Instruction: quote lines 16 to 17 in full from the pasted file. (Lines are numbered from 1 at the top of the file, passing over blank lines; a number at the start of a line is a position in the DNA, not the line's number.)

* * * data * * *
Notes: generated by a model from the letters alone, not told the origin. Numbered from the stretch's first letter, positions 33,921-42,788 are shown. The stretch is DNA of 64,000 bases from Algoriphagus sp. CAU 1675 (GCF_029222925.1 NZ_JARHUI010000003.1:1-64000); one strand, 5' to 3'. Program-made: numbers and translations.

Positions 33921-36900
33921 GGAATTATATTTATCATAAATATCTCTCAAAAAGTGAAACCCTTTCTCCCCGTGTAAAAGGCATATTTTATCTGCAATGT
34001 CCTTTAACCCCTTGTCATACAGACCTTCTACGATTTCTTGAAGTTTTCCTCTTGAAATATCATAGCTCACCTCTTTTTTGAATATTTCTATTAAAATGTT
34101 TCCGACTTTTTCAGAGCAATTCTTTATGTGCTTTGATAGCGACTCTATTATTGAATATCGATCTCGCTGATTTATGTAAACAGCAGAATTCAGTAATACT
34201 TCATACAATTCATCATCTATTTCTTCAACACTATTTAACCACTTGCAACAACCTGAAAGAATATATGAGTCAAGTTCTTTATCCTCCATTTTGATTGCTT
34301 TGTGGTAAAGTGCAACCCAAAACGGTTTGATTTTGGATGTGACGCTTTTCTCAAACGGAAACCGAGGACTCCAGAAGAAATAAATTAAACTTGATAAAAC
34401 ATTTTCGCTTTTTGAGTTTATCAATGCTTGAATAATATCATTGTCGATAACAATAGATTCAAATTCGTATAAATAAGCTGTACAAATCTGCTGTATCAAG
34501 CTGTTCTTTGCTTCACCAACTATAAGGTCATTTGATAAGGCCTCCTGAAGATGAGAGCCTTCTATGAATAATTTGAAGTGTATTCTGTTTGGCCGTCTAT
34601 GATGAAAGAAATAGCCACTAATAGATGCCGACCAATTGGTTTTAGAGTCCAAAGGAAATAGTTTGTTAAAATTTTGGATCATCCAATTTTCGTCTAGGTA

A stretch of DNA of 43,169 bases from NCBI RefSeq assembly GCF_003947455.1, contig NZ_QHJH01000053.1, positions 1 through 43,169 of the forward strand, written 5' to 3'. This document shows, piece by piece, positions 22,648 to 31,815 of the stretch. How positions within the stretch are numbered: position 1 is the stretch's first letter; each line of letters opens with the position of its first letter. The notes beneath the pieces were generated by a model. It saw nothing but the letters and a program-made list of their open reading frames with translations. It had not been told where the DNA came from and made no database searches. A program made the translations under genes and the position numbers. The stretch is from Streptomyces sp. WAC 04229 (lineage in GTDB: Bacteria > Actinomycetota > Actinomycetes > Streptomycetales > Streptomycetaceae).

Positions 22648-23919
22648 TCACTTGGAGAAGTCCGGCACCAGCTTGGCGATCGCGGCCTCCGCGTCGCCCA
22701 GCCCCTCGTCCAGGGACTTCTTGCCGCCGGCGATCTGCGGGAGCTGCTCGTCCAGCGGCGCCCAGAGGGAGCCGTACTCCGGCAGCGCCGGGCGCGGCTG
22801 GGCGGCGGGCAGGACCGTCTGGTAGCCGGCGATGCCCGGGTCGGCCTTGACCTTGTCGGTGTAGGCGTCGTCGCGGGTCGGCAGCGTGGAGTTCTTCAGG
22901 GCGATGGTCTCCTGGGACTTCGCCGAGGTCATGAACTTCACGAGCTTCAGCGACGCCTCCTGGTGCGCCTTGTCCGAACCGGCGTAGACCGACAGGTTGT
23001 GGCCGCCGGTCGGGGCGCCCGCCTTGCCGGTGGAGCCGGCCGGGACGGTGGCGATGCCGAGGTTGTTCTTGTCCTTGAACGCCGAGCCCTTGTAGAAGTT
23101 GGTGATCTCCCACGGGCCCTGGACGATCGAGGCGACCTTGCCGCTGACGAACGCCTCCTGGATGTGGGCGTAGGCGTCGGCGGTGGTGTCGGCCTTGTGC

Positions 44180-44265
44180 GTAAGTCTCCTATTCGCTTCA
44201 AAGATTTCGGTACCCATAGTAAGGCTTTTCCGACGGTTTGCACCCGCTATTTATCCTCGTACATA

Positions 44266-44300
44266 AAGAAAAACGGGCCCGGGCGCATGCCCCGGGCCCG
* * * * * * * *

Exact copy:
22901 GCGATGGTCTCCTGGGACTTCGCCGAGGTCATGAACTTCACGAGCTTCAGCGACGCCTCCTGGTGCGCCTTGTCCGAACCGGCGTAGACCGACAGGTTGT
23001 GGCCGCCGGTCGGGGCGCCCGCCTTGCCGGTGGAGCCGGCCGGGACGGTGGCGATGCCGAGGTTGTTCTTGTCCTTGAACGCCGAGCCCTTGTAGAAGTT